Cortisol: The Link Between The Gut And The Brain

Two Way Gut Brain Function

Cortisol is often referred to as the “stress hormone” due to its association with the stress response. Nevertheless, there is more to cortisol than originally thought. A new and exciting area of research has indicated that cortisol could play a fundamental role in interactions between gut bacteria and brain function.

Cortisol is a steroid hormone secreted by the adrenal glands and is controlled by a combination of glands thought the body known as the HPA axis. It is often released in larger quantities during stressful situations and has also been associated with overeating and weight gain. Lifestyle factors like managing stress and eating a healthy balanced diet have been associated with maintaining normal levels of cortisol.

Why is gut health so important?

It has been well established that gut health is important for us to be able to supply our body with required nutrients, as well as protecting us from harmful toxins and pathogens. In recent years, gut microbes and their functions have received a lot of publicity. Further investigation into our gut flora shows that they may well play important roles in our immunity and brain function too.

Cortisol – The mediator between the gut and the brain

New research shows that, as well as human health gut microbes, can influence behaviour and certain neurological disorders e.g. autism. A recent study from the University of Illinois suggests the presence of a pathway of communication between brain metabolites and gut bacteria in which cortisol is involved.

Mudd and his colleagues studied 1-month old piglets to investigate the connection between neurometabolites and microbes in the gut. Piglets are surprisingly similar to human infants in regards to gut and brain development.

At first, the study looked at identifying relationships between the fecal bacteria and brain metabolites of the piglets. Their findings showed a correlation between the bacteria in the genera Bacteroides and Clostridium and the concentration of myoinositol in the brain, as well as links between the bacteria Butyricimonas and compound N-acetylaspartate (NAA).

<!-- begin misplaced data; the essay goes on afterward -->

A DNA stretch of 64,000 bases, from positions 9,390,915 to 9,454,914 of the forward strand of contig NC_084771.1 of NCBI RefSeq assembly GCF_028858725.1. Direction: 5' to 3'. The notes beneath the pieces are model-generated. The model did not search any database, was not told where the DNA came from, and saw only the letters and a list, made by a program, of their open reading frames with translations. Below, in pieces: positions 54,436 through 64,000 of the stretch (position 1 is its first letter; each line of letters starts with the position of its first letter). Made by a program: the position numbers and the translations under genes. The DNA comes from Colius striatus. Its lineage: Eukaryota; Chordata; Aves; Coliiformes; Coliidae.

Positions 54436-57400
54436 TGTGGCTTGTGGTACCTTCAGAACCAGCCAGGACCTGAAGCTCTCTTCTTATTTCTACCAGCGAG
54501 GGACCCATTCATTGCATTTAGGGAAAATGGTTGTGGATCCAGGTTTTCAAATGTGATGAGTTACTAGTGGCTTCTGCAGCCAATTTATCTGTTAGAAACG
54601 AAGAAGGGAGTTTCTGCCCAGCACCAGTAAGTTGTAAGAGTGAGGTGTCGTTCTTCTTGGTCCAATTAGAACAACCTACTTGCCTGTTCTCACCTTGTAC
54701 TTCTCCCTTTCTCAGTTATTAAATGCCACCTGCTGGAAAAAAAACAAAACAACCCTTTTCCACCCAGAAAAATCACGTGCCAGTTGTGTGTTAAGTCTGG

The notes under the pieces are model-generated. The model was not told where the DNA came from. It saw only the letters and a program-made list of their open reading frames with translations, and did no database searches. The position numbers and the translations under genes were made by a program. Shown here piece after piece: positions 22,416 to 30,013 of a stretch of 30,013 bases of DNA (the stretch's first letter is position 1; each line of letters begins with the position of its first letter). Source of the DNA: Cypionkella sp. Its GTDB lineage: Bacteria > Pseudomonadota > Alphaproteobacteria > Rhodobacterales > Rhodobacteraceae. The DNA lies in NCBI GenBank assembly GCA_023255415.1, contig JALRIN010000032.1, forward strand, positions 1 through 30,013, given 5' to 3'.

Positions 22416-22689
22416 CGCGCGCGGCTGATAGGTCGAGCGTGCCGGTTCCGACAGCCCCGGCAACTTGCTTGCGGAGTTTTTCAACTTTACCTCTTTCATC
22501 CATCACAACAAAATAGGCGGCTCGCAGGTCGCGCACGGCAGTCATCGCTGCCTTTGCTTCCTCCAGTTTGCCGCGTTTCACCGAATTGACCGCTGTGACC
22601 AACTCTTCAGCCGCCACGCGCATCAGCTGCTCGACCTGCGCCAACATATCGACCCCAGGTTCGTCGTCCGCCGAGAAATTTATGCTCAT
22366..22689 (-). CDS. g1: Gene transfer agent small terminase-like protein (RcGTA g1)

Another bacteria they investigated, Ruminococcus correlated indirectly with NAA in the brain i.e. the higher the amount of Ruminococcus in the gut, the lower the amounts of NAA in the brain. NAA plays an important role in balancing fluid levels in the brain.

The study then went on to investigate the possible connection between different bacteria and compounds in the blood. The research found that Bacteroides was linked to higher levels of serotonin, whereas Ruminococcus was associated with lower concentrations of serotonin and cortisol. Ruminococcus’s link with both NAA and cortisol, raised the question could there be a mechanistic link between all three?

Analysis of their findings does indeed show a possible relationship whereby serum cortisol mediates the relationship between NAA in the brain and Ruminococcus in the gut.

How will this research improve our understanding how a good diet can improve your brain function?

These findings illustrate the importance of a healthy diet. If the microbes in the gut have the potential to influence brain function, following a healthy diet could help encourage a beneficial balance of gut flora. Therefore, diets could be manipulated to create an optimum balance of gut microbes to help prevent and treat a number of possible health issues from depression to autism.